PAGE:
ECONOMIST, UCLA ANDERSON FORECAST
UCLA Anderson School of Management
110 Westwood Plaza, Entrepreneurs Hall, C506
Los Angeles, CA 90095-1481
Office: (310) 825-7805
Fax: (310) 206-9940
William Yu joined the UCLA Anderson Forecast in 2011 as an economist. At Forecast he focuses on the economic modeling and forecasting of Los Angeles economy. He also conducts research and forecast on China’s economy, and its impacts on the US economy. His research interests include a wide range of economic and financial issues, such as time series econometrics, stock, bond, real estate, and commodity price dynamics, human capital, and innovation. He has published over a dozen research articles in Journal of Forecasting, International Journal of Forecasting, Journal of International Money and Finance, etc. He also published op-ed articles in Los Angeles Times and other newspapers. He developed the City Human Capital Index and the Los Angeles City Employment Estimate and has been cited in the local, national and overseas media frequently including Wall Street Journal, Los Angeles Times, Washington Post, Time, Bloomberg, CBS Money Watch, Al Jazeera, U-T San Diego, LA Daily News, LA Daily Breeze, Straits Times, NBC, ABC, CNBC, CNN, and NPR, as well as various Chinese and Korean media.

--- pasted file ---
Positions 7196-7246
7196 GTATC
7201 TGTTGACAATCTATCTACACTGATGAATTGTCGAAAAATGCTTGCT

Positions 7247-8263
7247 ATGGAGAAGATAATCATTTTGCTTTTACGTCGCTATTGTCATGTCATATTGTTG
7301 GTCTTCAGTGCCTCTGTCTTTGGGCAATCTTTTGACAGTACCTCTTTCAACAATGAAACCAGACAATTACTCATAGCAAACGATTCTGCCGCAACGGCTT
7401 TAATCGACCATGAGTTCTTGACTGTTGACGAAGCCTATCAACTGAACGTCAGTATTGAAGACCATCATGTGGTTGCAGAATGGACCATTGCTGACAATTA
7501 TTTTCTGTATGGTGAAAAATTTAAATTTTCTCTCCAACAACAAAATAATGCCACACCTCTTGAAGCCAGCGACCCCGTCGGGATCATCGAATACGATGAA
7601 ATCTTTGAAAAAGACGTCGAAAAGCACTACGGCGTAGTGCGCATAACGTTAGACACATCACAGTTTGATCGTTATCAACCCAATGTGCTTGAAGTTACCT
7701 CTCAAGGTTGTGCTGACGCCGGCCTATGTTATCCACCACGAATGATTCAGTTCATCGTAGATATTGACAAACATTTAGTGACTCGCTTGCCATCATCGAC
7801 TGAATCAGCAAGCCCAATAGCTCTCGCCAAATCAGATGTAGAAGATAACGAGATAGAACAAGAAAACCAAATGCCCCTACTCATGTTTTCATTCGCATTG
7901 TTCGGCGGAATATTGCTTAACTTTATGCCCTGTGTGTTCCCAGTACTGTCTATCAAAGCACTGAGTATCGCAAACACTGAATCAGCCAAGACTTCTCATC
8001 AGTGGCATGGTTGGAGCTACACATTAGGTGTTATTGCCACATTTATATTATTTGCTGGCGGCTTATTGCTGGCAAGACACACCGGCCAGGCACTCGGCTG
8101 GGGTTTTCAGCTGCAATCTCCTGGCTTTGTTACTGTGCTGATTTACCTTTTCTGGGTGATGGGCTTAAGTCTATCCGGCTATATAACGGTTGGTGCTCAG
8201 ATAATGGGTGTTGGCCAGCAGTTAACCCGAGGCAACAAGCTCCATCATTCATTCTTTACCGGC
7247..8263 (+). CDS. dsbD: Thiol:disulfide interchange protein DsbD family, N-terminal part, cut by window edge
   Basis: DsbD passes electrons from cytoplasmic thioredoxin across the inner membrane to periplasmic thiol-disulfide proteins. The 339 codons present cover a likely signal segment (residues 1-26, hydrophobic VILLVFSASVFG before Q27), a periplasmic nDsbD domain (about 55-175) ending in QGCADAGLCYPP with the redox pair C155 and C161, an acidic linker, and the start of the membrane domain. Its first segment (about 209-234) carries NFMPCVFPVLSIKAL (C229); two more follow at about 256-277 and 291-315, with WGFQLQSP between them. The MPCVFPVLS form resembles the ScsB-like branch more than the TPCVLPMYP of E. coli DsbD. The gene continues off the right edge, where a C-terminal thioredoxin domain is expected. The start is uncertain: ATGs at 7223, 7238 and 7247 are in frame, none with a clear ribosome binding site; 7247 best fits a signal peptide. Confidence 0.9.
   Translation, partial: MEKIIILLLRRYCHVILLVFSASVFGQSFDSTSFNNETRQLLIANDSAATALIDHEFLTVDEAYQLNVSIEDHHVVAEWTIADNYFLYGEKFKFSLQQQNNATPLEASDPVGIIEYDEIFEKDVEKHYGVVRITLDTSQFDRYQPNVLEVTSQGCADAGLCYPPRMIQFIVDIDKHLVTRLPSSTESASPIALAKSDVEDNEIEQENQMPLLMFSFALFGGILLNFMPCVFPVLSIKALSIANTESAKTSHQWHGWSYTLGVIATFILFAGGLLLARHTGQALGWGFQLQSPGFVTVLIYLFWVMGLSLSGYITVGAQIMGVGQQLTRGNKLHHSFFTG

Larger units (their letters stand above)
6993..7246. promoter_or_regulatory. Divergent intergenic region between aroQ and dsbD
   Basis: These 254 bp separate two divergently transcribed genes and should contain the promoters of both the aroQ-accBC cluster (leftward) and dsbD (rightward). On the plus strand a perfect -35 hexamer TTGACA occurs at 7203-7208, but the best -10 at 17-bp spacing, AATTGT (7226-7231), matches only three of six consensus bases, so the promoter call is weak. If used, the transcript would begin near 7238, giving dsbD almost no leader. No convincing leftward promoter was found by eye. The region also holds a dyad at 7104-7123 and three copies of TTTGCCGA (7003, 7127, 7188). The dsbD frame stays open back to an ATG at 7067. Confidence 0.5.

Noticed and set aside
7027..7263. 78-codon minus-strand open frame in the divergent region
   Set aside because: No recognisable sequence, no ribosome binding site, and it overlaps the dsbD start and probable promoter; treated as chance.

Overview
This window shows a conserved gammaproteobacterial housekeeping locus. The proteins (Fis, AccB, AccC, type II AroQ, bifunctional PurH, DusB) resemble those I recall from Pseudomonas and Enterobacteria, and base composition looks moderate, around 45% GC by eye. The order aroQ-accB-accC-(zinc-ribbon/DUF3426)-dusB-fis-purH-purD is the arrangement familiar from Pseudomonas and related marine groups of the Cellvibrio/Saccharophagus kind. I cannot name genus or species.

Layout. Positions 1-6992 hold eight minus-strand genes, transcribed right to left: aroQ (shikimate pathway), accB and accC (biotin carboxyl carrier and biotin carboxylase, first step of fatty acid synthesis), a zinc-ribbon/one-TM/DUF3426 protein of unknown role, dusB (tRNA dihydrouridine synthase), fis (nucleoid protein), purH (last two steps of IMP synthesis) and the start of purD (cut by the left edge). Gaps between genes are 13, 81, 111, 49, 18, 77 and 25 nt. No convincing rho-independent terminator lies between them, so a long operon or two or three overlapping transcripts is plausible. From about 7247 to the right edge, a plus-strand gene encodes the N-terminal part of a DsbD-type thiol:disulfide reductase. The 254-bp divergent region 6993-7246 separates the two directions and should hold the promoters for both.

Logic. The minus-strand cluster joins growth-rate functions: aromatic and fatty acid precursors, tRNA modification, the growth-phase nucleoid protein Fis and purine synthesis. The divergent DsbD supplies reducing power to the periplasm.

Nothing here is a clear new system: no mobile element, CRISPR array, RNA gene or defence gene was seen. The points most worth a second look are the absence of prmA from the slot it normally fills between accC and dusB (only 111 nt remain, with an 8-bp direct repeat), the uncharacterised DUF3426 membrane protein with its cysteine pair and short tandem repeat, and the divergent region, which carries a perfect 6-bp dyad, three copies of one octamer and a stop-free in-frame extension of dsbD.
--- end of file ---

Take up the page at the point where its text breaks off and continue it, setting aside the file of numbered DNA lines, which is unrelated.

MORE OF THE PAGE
He received his bachelor’s degree in finance from National Taiwan University in 1995 and was an analyst in Fubon Financial Holding in Taipei from 1997 to 2000. In 2006, he received his Ph.D. degree in economics from the University of Washington where he was also an economics instructor and won two distinguished teaching awards. In 2006, he worked for the Frank Russell Investment Group for Treasury and corporate yields modeling and forecasting. From 2006 to 2011, he served as an assistant and an associate professor of economics at Winona State University where he taught courses including forecasting methods, managerial economics, international economics, and macroeconomics. Currently, he teaches business forecasting courses at UCLA Anderson School of Management and UCLA Extension.